If you’re putting your bike away this winter, making sure it’s done correctly will make your life easier when spring rolls back around and you get out to ride once again.

Where to store your bike

When it comes to storing your motorbike or moped over winter, the first thing you will need to consider is where you’re going to keep it. There are a few options for storing your bike, from garage to garden and driveway storage solutions. 

Indoor storage in a garage is the best way to keep your bike protected in the colder months. Not only are garages a great way of keeping your machine away from the elements, storing your bike in a garage is one way to keep your bike safe from thieves. 

If you don’t have an indoor storage option, there are still plenty of ways to keep your bike protected and secure. If you have a garden, there are some great alternatives from ordinary sheds to purpose-designed steel motorcycle storage sheds such as Asgard, that you can pop up in the winter or use all year round. 

If you tend to park your bike outside your home, there are also options for keeping your bike away from the elements. Investing in a quality waterproof cover is the best bet if you absolutely cannot find space off the road.

Start with a deep clean

No matter how long you’re planning to store your machine for, the first thing you’ll want to do is give it a deep clean. There’s nothing worse than uncovering a dirty bike when you’re eager to get on the road. Once your bike is squeaky clean, you also want to make sure you dry it well - a puddle of water on a stored motorcycle is a recipe for rust!

For our tips for making your bike shine, see our Step by Step Guide to Cleaning your Motorcycle or Moped.

Maintenance tasks and oil changes

Once your machine is clean and sparkling, now is a good time to complete those maintenance tasks you’ve probably been putting off. Whether it’s replacing the tyres, changing the oil or checking your spark plugs, take care of those neglected jobs. Not only does this ensure your bike will be in the best shape for storing, but it also means you’ll be ready to get back out there as soon as the temperatures rise again.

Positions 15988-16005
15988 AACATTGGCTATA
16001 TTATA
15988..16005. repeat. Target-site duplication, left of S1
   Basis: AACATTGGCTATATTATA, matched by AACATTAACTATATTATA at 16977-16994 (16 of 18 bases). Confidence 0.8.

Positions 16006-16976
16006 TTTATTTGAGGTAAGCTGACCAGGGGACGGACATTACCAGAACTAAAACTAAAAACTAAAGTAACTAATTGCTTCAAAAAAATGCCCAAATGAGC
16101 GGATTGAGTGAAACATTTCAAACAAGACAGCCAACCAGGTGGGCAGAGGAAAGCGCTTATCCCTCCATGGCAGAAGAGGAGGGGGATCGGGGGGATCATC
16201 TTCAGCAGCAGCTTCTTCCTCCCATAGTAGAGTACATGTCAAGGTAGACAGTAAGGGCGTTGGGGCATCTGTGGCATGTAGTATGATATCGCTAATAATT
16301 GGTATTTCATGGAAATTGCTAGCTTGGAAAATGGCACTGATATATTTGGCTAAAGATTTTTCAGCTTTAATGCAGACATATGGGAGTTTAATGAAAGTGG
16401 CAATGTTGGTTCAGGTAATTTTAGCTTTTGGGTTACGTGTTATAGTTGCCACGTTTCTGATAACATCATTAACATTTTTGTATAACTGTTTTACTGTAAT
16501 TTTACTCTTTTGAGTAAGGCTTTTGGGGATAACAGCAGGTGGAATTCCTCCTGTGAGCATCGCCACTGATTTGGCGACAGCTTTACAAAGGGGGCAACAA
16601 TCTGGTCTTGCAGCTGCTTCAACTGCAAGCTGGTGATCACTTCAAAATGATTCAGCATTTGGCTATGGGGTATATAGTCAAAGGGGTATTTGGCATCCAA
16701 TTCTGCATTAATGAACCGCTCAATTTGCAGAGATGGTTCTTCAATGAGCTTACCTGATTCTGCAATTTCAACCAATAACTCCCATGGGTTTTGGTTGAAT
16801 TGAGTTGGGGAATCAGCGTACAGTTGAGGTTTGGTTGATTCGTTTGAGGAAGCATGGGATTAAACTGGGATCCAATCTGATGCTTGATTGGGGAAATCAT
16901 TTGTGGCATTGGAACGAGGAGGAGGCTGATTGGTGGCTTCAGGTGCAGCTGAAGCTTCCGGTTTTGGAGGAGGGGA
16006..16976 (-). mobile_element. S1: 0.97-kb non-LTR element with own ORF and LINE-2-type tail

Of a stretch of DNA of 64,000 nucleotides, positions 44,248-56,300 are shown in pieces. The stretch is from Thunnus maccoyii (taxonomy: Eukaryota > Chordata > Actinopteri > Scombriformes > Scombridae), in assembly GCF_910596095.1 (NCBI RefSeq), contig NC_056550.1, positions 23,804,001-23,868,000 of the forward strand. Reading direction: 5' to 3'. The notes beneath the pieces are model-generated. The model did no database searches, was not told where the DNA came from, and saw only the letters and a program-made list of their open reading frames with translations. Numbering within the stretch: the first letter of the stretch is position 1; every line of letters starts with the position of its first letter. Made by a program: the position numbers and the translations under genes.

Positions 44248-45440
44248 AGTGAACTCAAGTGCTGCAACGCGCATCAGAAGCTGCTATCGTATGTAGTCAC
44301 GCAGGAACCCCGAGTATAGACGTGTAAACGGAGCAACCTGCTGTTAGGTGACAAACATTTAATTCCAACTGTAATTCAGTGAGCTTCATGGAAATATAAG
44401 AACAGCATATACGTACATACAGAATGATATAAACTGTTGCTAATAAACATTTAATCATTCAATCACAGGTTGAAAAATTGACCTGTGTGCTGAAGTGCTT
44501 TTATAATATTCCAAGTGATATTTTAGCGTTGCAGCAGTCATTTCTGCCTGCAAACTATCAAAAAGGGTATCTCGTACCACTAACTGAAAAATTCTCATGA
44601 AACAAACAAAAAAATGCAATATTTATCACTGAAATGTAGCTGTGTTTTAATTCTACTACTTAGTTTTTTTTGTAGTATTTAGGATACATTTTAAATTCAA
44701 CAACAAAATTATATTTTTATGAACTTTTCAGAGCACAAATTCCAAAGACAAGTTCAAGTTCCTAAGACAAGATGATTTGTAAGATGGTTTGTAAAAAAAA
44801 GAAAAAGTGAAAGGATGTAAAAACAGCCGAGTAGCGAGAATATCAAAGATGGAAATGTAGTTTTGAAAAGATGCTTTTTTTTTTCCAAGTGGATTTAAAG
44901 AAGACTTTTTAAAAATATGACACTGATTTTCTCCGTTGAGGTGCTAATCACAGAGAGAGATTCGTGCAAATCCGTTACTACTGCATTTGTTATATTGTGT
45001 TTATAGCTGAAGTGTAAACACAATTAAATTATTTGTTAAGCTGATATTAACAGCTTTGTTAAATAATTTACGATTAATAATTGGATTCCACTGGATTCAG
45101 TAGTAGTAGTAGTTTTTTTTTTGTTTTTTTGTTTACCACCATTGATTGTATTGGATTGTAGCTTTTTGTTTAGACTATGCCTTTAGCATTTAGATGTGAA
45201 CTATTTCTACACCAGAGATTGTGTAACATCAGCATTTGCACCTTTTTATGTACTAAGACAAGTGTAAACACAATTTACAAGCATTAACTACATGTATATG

Lift it off the ground

When storing your bike for long periods, it’s a good idea to raise it off the ground. If a bike is left on the ground during storage it can cause flat spots in the tyres, meaning you’ll need to replace them before setting off when the weather warms up. A great option for this is to use motorcycle lifts and workbenches, which can also come in handy for those interested in tinkering and motorcycle maintenance

If you don’t have a motorcycle lift and don’t feel like investing, there are still options available to prevent damage to your tyres. The simplest option is to slightly over-inflate your tyres to help them keep their shape, but make sure to not exceed the limitations of your tyres. If you opt for this solution you will need to move the bike every few weeks, or flat spots may still be a problem. Just remember to return them to the correct pressures in spring!

Keep it covered

Whether you’re storing your bike inside or outside, we would recommend putting a cover over it. If it’s outside, you’ll want to invest in a quality waterproof cover, as mentioned above. If you’re storing in a garage, feel free to cover with whatever you like - providing it won’t scratch the metalwork. Anything from old blankets to duvets. The main thing is to keep the chill away as much as possible while storing. 

Prevent rust

No matter how hard you try, condensation will find a way to your bike - even in the very best garages. You can reduce the risk of this by simply spraying on some corrosion control or water dispersing oil (such as ACF-50 or WD40). Spray onto areas such as engine cases to prevent rusting, while avoiding the brake discs and calipers. If you need to protect your wheels, you can spray the oil onto a cloth before wiping on the wheels, avoiding the brakes.